“I love romantic comedies. I feel almost sheepish writing that, because the genre has been so degraded in the past twenty years or so that admitting you like these movies is essentially an admission of mild stupidity. But that has not stopped me from watching them.”
–Mindy Kaling, “Is Everyone Hanging Out Without Me?”
Mindz, I feel you.
Why is it so difficult, and even in some cases problematic for anyone over the age of 16 to acknowledge their interest, fondness, and even love for K-pop? What’s with the fan-shaming? Why must K-pop be a secret, guilty pleasure for smart women? What’s with these homies dissin’ my boys? I have so many questions.
Do a search for “bubble tea” on Google and Sehun’s image appears as a top result!
It’s Not Your Cup Of Bubble Tea
Every genre of popular music will have its share of haters and all those haters have their reasons for hating a particular genre of music. It could be as simple as “It doesn’t sound good to me”, which is entirely valid. However, oftentimes hating on a musical genre does not even stem from the fact that something does not sound good to one’s ears, rather stemming from the listener’s own refusal to absorb a particular musical genre. This is true of people who claim to “hate” country music when they cannot even name five country albums and think Shania Twain is where country music begins and ends. (News flash, country music haters: it doesn’t.) The same is true for rap music or hip-hop, any kind of heavy metal music and polka. The reputation of the musical genre precedes anything that may honestly represent it, so why bother listening anymore? Who has the time to listen to all kinds of music and weed through all the bad stuff? Well, that’s just being lazy and elitist. If you’re fine with being lazy and elitist in your consumption of popular culture, then that’s your prerogative.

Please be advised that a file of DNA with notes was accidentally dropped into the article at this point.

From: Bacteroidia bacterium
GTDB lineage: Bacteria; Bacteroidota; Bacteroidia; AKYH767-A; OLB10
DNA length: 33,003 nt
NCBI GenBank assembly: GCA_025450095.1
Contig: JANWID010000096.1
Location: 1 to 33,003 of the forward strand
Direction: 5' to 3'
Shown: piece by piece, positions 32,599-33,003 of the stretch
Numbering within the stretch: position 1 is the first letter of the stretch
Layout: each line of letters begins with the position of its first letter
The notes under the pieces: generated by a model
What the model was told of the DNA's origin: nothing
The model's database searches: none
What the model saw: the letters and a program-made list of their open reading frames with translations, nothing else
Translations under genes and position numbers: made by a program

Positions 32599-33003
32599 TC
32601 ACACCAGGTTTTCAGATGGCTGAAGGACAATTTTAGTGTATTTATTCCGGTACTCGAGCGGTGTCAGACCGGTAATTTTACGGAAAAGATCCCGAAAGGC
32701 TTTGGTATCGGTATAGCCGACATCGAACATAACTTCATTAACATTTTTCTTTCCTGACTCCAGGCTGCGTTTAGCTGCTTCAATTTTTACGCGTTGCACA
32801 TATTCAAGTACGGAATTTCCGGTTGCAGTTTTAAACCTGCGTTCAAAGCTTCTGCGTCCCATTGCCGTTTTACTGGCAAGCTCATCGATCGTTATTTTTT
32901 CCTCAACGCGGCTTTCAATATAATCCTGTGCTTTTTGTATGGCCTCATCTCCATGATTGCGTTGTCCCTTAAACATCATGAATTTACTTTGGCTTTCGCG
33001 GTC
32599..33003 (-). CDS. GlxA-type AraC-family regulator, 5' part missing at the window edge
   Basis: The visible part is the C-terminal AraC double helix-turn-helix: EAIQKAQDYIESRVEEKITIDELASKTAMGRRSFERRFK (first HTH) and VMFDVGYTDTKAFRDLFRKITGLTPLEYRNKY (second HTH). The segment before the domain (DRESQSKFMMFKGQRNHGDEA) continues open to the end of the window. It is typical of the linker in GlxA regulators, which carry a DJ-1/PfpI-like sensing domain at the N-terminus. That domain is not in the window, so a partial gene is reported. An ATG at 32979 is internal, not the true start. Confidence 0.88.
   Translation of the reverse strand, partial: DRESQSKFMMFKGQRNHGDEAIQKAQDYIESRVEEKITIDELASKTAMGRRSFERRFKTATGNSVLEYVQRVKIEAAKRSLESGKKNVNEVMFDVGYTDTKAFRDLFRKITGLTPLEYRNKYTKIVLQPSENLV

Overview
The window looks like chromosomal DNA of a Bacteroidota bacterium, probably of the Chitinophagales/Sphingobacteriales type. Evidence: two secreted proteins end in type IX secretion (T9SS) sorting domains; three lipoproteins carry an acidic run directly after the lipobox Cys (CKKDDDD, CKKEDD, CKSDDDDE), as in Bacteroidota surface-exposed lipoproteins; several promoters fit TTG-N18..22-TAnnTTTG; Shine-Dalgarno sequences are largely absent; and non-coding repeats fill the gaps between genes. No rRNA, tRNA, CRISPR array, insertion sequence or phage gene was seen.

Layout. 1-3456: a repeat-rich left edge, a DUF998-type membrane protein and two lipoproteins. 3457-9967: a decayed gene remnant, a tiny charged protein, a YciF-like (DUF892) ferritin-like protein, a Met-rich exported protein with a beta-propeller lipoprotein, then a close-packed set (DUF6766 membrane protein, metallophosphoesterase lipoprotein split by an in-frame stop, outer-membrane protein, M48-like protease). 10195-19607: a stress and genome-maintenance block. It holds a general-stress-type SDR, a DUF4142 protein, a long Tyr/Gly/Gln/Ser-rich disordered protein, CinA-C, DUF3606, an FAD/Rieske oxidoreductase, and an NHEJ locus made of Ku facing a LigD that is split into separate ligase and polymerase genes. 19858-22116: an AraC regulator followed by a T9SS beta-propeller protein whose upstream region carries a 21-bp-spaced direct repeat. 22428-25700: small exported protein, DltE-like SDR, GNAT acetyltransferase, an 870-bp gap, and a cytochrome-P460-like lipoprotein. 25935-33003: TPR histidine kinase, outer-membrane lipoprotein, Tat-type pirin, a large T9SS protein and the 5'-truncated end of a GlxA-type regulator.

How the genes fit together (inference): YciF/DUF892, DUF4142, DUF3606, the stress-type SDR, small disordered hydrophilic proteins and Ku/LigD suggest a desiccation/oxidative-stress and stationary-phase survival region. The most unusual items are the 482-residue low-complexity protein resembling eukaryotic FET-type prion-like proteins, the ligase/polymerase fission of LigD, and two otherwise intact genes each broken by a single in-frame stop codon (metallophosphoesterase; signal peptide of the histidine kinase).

One misconception you might have about this photo is that it was taken in the 80’s. Because Sussudio.
Misconceptions (of You and Me)
The type of media a person consumes has become an index for how we perceive a person’s character in the same way the type of font a person uses has become an index for how we perceive a person’s IQ. When it comes to choice in literature, chick lit has had its share of being knocked around some. Mention that you’ve read/are reading/will read “50 Shades of Grey” and watch how people react. K-pop is just one of those things that have been added to this same index. A love for K-pop must indicate some shortage of good sense in general because if you are smart, you would listen to more intelligent music. Well it doesn’t work that way. Besides, who’s to say that someone who enjoys K-pop won’t be able to appreciate other genres of music? That’s just being presumptuous and narrow-minded.
Maybe we can do the twirl!
Act Your Age, Not Your Shoe Size
K-pop is a young musical genre that targets a young audience. It’s fun, instantly appealing, hook-laden – the very same building blocks that make up any Western pop music track ranging from the early Beatles to Justin Bieber. A lot of the songs have melodies that are easy to hum and remember. Yes, you can dance to it. Teens like it, therefore it’s childish to like it. If you think like that, then don’t ever bitch to me about feeling old or whine about your lost childhood if you keep rejecting things that make you feel young.
…but is it (fan) art?
But Is It Art?